id | user_id |      name      |      slug
----+---------+----------------+----------------
 41 |       1 | Impala Project | impala-project
 34 |       3 | Test           | test
  1 |       1 | Test           | test
 47 |      10 | tensortest     | tensortest
 44 |       9 | TestEnvVar     | testenvvar
 40 |       4 | hbase          | hbase
 36 |       2 | Scala Test     | scala-test
 46 |       1 | R Project      | r-project
 45 |       4 | spackshell     | spackshell
 37 |       4 | tim            | tim
 48 |      10 | rtest          | rtest
 35 |       1 | Scala Project  | scala-project
 39 |       5 | salim          | salim
 38 |       4 | timtest        | timtest
(14 rows)

To put all above together, I have below quick shell script that can do the job:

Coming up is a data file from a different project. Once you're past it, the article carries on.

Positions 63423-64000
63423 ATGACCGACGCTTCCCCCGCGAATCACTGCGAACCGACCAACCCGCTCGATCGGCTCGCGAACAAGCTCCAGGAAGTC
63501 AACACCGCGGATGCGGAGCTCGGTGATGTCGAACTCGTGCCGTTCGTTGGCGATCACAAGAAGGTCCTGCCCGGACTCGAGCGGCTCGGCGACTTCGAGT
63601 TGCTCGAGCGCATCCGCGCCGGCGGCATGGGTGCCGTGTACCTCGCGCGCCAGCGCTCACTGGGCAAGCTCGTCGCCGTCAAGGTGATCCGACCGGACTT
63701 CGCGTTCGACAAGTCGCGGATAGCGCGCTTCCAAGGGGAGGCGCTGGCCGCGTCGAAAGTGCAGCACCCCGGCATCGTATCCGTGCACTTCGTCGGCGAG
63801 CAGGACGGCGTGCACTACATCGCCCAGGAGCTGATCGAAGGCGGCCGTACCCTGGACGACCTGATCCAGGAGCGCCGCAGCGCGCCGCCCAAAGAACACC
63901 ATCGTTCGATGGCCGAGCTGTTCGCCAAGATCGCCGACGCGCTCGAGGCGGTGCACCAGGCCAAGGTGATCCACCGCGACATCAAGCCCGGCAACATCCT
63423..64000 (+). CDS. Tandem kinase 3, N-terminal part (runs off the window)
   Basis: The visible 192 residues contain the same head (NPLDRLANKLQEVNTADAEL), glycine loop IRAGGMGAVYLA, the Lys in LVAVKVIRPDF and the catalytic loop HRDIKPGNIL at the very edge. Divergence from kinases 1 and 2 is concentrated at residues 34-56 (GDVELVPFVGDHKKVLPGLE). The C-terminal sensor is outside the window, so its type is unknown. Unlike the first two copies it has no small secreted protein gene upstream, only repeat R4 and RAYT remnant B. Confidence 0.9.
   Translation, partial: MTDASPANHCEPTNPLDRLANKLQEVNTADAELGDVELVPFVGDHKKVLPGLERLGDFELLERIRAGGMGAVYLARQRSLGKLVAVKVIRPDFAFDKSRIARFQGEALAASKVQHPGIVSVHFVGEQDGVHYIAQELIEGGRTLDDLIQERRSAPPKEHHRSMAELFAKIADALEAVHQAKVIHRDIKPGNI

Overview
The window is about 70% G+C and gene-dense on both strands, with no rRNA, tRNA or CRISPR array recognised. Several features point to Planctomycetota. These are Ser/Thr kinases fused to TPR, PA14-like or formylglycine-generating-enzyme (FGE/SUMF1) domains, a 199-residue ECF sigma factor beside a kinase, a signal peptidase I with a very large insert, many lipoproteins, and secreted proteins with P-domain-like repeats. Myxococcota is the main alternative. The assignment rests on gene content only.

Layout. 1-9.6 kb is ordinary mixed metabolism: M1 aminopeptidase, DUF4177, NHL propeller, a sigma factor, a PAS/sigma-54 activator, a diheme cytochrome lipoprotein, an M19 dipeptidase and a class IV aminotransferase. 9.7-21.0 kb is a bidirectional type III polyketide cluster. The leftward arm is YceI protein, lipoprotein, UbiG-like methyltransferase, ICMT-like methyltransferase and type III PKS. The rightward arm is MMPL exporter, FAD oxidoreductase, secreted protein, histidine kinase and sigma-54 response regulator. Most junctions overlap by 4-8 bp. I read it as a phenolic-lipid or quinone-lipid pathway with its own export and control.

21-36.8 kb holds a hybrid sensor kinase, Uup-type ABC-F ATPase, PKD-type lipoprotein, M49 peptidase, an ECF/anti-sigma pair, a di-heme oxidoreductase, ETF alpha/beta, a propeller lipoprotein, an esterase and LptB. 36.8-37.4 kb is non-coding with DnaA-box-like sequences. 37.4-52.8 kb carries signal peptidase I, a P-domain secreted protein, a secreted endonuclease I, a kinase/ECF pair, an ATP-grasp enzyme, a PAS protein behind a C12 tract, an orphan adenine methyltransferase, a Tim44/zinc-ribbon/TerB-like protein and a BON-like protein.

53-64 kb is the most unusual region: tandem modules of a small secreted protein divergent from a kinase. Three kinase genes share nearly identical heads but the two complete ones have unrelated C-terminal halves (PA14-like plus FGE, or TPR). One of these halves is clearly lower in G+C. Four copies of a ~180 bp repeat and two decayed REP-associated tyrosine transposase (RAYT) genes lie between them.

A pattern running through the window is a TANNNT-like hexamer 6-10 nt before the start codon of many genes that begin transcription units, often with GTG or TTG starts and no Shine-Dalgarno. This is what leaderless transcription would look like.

for project_id in `ls /var/lib/cdsw/current/projects/projects/0/`
do
  echo "Processing $project_id"
  rows=`kubectl exec $(cdsw status | grep 'db-' | cut -d '|' -f 2 | sed 's/ //g') -ti -- psql -U sense -c "SELECT * FROM projects WHERE ID = $project_id" | grep '0 row' | wc -l`
  if [ $rows -gt 0 ]; then
    echo "Project $project_id has been deleted, you can archive directory /var/lib/cdsw/current/projects/projects/0/$proejct_id"
  fi
done

The output looks like something below:

Processing project 1
Processing project 34
Processing project 35
Processing project 36
Processing project 37
Processing project 38
Processing project 39
Processing project 40
Processing project 41
Processing project 42
Project 42 has been deleted, you can archive directory /var/lib/cdsw/current/projects/projects/0/
Processing project 43
Project 43 has been deleted, you can archive directory /var/lib/cdsw/current/projects/projects/0/
Processing project 44
Processing project 45
Processing project 46
Processing project 47
Processing project 48

So, until there is a fix for this issue, I hope above simple shell script can help.

Any suggestions or ideas, please let me know in the comments section below, thanks a lot in advance.

Oozie SSH Action Does Not Support Chained Commands – OOZIE-1974

I have seen quite a few CDH users who try to run chained Linux command via Oozie’s SSH Action. Example is like below: